was unable to produce the Microwave Device, Chen was purportedly unable to consummate the
B. Procedural History
On September 8, 1997, Chen sued the University for damages and other relief related to
his treatment while working as a professor and to the University’s handling of his personal
property and patent. Specifically, Chen alleged that the various chairpersons discriminated
against him because of his national origin (Count I), age (Count II), and disability (Count IV),
and retaliated against him when he protested against the discrimination (Count III). Chen further
demanded the return of his personal property—including the Microwave Device and the
manuscript for his textbook (Count V for claim and delivery). Chen also alleged that the
University violated the Freedom of Information Act, MCL 15.231 et seq., when it failed to turn
over certain documents (Count VI), and alleged that the University breached its contract with
him when it failed to market his patent (Count VII).
On November 7, 1997, the University moved for dismissal of Counts V and VII of
Chen’s claims on the ground that the Court of Claims had exclusive subject-matter jurisdiction
over those claims. Chen conceded that these claims should have been brought in the Court of
Claims and stipulated their dismissal. On November 18, 1997, the trial court entered an order
dismissing without prejudice Chen’s claims for claim and delivery and breach of contract. Two
days later, Chen filed a complaint in the Court of Claims that restated his counts based on claim
and delivery and breach of contract. At some point, Chen’s case in the Court of Claims was
consolidated with his case in the circuit court.
In January 2000, Chen moved to amend his “complaints” and attached a single complaint
to the motion. The complaint restated his claims premised on discrimination and retaliation,
which he indicated were his circuit court claims. The complaint also restated Chen’s counts for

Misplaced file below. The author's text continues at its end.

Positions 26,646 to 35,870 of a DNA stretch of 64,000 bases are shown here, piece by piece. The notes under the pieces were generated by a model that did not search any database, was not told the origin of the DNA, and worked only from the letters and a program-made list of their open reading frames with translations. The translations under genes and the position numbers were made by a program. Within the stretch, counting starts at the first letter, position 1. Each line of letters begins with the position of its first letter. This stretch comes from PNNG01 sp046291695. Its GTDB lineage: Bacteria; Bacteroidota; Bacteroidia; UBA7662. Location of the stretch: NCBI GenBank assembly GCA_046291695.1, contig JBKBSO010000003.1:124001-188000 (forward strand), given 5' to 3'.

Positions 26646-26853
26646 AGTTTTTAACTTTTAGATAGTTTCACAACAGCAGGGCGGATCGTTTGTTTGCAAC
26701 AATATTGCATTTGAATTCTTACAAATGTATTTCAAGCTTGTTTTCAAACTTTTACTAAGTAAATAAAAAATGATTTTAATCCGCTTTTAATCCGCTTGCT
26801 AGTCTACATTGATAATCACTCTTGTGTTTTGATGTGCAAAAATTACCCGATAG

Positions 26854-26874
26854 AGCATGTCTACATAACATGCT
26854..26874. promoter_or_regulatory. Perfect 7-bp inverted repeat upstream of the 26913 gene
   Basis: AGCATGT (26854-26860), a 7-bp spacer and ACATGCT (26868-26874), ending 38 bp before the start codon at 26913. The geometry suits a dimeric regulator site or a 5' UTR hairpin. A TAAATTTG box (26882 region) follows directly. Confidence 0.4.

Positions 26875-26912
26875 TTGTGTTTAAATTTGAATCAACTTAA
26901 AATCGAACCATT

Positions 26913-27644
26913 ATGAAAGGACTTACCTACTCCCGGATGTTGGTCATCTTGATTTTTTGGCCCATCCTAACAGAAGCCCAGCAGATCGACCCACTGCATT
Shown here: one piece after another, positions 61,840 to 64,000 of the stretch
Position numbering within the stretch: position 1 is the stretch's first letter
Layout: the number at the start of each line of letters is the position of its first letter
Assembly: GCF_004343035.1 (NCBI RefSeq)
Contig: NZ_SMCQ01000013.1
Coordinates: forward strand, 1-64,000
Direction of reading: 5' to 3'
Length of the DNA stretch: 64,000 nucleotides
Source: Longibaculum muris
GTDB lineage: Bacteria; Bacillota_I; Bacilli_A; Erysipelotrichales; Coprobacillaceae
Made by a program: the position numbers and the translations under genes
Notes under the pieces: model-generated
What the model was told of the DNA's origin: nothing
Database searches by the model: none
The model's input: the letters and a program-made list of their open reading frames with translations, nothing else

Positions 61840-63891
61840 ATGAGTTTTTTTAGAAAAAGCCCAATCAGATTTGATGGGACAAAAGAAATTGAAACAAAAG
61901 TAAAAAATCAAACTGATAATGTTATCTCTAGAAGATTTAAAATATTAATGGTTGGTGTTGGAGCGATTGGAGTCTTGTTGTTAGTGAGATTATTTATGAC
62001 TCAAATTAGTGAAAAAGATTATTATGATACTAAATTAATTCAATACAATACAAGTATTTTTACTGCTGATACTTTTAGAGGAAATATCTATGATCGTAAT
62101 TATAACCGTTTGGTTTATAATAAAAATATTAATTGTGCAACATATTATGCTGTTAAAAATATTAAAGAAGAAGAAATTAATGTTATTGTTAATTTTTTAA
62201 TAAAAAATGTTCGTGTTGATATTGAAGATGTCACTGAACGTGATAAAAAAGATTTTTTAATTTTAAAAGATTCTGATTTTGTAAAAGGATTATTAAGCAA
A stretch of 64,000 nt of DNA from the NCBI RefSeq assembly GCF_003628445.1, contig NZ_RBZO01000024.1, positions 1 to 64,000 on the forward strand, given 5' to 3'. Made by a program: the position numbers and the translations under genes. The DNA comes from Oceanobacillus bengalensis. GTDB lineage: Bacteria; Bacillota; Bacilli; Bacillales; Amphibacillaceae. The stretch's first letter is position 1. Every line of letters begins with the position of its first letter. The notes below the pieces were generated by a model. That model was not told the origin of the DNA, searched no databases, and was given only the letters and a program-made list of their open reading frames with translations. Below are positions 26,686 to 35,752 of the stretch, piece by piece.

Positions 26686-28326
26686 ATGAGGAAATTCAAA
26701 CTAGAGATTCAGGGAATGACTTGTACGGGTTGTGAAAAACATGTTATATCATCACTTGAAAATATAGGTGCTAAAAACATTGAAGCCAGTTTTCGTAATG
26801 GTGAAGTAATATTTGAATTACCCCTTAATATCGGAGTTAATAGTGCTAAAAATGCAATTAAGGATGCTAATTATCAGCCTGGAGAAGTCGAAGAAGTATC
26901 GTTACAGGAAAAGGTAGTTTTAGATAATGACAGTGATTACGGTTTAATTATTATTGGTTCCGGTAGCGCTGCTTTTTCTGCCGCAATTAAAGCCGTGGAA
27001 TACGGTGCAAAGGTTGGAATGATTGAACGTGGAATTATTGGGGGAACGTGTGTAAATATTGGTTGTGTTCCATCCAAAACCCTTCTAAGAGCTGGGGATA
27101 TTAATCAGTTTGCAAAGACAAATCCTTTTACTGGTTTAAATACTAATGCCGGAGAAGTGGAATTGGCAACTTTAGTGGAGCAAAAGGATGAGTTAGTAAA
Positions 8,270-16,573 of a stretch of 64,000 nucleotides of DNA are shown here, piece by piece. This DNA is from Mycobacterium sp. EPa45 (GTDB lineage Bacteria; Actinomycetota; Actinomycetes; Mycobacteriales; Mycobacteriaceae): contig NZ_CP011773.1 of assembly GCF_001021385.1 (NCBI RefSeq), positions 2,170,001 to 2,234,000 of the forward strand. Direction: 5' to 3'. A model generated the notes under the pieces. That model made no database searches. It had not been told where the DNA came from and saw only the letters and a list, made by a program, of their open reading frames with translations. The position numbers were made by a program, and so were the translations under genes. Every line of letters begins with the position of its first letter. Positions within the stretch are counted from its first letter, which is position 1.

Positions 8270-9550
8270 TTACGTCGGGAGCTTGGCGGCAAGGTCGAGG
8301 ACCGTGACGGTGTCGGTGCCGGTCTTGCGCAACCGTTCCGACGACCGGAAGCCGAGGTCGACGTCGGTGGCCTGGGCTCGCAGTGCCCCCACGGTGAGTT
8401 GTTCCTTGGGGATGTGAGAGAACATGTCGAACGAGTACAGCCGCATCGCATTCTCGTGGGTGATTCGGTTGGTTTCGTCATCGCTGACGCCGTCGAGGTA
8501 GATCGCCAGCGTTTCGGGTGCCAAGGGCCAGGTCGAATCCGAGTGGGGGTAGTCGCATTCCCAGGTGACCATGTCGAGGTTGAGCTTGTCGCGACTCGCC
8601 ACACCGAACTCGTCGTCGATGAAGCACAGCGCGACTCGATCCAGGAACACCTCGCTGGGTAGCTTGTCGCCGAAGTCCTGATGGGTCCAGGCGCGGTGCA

claim and delivery and breach of contract. Chen alleged that the Court of Claims had
jurisdiction over those counts. Chen did not state a claim based on the Freedom of Information
Act. In his brief in support of his motion, Chen referred to the amended complaint as the
“combined complaints.” The University stipulated that the complaint could be amended, and the
trial court entered an order permitting the amendment.
In July 2000, the University moved for summary disposition of Chen’s counts of claim
and delivery and breach of contract. The University argued that Chen failed to establish that the
University had possession of his property at the time that he filed the count for claim and
delivery, which is a prerequisite for establishing claim and delivery. The University also argued
that, under the agreement applicable to Chen’s patent, the University had no duty to market the
patent. For these reasons, the University asked for dismissal of these claims with prejudice. On
September 18, 2000, the trial court entered an order dismissing Chen’s breach of contract claim
and taking the University’s motion regarding the claim and delivery count under advisement.
On December 4, 2000, Chen moved for permission to file a second amended complaint,
but only with regard to his complaint in the Court of Claims. In the second amended complaint,
Chen alleged that three new defendants—all current or former chairpersons of the University’s
department of biological sciences—were grossly negligent in their handling of his property and
that this resulted in the loss of the property. Chen also argued that the University was negligent
in its handling of the same property. Chen did not restate his count based on claim and delivery.
On December 11, 2000, the University filed a motion asking the trial court to finalize its
decision to dismiss Chen’s count for claim and delivery. Apparently, the trial court decided to
dismiss this count after a conference held in chambers on November 21, 2000.2 The University
also asked the trial court to deny Chen’s attempt to amend the complaint to add a negligence
count. The University acknowledged that the trial court had indicated at the conference that
Chen could add the negligence count, but argued that the amendment exceeded the scope of the
trial court’s grant by naming new parties and by being filed after the deadline set by the trial
court. On January 2, 2001, the trial court granted the University’s motion to dismiss Chen’s
count for claim and delivery, but granted Chen’s motion to amend his complaint in the Court of
Claims. The trial court gave Chen until January 5, 2001, to file the amended complaint. Chen
filed the amended complaint on January 9, 2001.
On January 26, 2001, the University moved to dismiss Chen’s negligence claim stated in
the second amended complaint on the grounds that the University had governmental immunity
and the claims against the named individuals were time-barred. In his reply to this motion, Chen
argued that the University was not immune because its conduct amounted to a taking of private
property for which compensation must be paid. On March 22, 2001, the trial court entered an
order dismissing Chen’s negligence claims against the individual defendants, but not against the